Author and analyst Phyllis Bennis discusses Obama's foreign policy appointments and the current tragedy in Gaza. And Timothy Canova, Professor of International Economic Law at Chapman University School of Law, talks about the Obama economic team and the current corporate bailouts.
Host Michelle Schroeder Fletcher interviews journalist and social chameleon Harmon Leon, who is known for infiltrating and exposing the weird and wonderful subcultures of America. His most recent book is The American Dream, based on his roadtrip to uncover the humorous and contradictory ways in which people from all walks of life define themselves in relation to their country. Leon's pursuit takes him from the pot fields of Northern California to reality T.V. shows in Culver City and from swinging parties in the suburbs to Christian protests against fornicators in Kansas, offering a funny, satirical and poignant take on what it means to live in twenty-first century America.
We hear from the series Law and Disorder. Jonathan Hafetz, staff attorney of the ACLU, discusses the case of Ali Al-Marri and whether the President can declare legal residents, including American citizens, enemy combatants. And journalist Jeremy Scahill talks about "20 Hawks, Clintonites and Neocons to Watch for in Obama's White House."
Hosts Cecil and Celeste lead a discussion of the question, "In the wake of Barack Obama's election as President, is racism suddenly becoming a thing of the past." Their guest is Barbara Smith, author of "The Truth That Never Hurts: Writings on Race, Gender, and Freedom" and other books.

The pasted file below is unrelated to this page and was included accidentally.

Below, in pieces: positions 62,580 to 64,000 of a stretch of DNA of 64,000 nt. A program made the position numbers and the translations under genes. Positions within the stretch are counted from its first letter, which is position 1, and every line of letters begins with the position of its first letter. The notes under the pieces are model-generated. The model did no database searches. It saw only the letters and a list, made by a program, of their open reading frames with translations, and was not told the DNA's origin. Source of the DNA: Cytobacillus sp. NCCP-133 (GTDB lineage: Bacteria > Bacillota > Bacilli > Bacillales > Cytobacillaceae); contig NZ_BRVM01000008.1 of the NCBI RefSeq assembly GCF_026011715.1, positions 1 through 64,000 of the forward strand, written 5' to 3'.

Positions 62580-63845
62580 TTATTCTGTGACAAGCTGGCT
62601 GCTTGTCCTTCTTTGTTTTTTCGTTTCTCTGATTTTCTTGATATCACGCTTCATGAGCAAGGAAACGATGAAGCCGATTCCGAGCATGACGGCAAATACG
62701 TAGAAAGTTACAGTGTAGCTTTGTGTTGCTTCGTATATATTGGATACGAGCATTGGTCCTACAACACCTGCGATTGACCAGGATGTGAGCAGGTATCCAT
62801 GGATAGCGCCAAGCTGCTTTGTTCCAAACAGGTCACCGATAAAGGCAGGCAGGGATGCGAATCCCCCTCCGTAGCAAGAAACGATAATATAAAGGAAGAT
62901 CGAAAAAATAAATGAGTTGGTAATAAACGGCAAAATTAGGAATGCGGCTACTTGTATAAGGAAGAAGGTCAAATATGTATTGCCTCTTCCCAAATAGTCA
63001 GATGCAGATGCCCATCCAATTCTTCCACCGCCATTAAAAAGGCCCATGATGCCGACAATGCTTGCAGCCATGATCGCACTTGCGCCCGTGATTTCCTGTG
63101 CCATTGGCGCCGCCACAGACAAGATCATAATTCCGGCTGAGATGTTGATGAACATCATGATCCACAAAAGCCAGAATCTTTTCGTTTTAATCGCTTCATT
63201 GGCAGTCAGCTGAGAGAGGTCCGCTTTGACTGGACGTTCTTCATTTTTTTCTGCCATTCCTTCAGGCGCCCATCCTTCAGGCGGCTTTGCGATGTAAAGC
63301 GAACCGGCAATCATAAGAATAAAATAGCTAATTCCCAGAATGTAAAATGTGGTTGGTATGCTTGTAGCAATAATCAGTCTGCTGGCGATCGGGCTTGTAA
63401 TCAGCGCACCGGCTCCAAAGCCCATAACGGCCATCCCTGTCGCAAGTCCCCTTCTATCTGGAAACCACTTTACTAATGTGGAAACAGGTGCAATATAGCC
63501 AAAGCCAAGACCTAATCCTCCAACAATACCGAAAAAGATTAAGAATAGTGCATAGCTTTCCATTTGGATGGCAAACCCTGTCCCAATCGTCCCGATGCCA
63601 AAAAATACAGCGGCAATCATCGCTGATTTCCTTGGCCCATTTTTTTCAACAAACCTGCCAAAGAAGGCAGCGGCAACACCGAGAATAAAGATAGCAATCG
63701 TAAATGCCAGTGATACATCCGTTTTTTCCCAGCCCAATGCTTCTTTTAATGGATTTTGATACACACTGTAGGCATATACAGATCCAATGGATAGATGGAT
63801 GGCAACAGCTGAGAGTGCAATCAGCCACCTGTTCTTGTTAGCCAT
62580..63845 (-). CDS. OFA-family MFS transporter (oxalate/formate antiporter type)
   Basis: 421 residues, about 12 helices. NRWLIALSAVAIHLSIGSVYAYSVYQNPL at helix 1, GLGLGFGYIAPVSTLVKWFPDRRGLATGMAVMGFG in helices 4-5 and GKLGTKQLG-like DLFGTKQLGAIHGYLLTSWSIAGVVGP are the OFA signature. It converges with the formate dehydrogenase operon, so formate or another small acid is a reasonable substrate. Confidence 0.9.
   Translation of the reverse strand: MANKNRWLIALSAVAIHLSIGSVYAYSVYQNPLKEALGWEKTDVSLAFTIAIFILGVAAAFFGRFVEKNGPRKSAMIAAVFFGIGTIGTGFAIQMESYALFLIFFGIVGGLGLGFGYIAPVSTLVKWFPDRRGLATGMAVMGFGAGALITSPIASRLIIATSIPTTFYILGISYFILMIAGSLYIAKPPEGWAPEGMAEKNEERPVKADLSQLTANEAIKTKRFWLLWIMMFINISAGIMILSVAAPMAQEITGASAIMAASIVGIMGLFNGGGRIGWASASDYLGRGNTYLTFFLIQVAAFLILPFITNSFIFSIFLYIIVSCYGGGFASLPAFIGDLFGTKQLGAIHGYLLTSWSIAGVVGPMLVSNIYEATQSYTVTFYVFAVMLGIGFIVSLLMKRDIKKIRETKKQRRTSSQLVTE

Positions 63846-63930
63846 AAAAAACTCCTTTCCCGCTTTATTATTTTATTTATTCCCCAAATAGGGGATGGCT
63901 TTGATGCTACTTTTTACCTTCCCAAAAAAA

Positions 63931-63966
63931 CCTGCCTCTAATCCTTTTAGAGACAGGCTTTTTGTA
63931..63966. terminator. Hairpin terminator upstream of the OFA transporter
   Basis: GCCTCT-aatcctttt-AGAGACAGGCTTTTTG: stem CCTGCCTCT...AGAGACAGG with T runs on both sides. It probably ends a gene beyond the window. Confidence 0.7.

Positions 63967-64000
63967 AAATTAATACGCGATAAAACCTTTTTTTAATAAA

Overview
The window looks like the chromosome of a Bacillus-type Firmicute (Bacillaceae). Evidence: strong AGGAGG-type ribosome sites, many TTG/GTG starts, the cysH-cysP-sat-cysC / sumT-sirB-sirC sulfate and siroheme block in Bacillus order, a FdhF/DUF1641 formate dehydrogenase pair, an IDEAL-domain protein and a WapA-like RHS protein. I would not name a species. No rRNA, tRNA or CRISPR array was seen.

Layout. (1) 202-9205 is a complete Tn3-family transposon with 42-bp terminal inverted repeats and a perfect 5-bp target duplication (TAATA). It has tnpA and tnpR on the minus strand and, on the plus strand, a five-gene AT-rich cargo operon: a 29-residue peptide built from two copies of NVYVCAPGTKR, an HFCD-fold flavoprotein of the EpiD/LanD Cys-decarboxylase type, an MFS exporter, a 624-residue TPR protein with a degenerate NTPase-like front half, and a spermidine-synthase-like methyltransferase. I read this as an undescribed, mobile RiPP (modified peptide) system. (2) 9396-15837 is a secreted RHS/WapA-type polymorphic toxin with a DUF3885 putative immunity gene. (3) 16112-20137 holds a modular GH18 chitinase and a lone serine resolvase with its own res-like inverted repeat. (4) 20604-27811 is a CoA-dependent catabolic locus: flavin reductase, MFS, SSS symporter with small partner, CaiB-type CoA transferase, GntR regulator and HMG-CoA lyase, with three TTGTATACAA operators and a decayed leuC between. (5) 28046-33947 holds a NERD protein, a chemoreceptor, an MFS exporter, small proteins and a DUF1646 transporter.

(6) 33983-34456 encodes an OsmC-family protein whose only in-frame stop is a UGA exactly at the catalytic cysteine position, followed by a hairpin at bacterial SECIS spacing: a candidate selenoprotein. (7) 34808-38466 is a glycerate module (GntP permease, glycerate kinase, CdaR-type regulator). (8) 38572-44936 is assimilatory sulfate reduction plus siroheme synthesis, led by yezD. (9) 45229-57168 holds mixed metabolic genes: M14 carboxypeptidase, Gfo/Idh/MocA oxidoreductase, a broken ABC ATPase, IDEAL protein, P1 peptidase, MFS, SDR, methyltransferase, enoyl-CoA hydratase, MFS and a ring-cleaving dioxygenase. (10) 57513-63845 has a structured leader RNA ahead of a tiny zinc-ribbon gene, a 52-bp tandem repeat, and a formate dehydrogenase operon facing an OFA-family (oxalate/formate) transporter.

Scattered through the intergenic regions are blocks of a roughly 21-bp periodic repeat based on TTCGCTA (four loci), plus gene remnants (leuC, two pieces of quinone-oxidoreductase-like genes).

Professor and author Robert Jensen on How We Talk about the Vision for an Alternative and What Is Our Strategy for Getting There In an Era of a Democratic Party President. Produced by Global Voices for Justice.
Dennis Bernstein speaks with former CIA analyst Ray McGovern about Obama's decision to keep Robert Gates as Secretary of Defense and with Project Censored's Peter Phillips about his recent trip to Venezuela for the elections there.
President-elect Obama's Chief of Staff Rahm Emanuel has apologized for a racial slur made by his father Benjamin.
Last week the father of Rahm Emanuel stated in an interview with an Israeli paper, “Obviously he’ll influence the president to be pro-Israel. Why wouldn’t he? What is he, an Arab? He’s not going to be mopping floors at the White House.”
The Arab-American Anti-Discrimination called for Emanuel to renounce his father's statement, which he has now done.
Ibrahim Hooper, with the Council on American Islamic Relations, spoke with KBOO's Jenka Soderberg on the issue.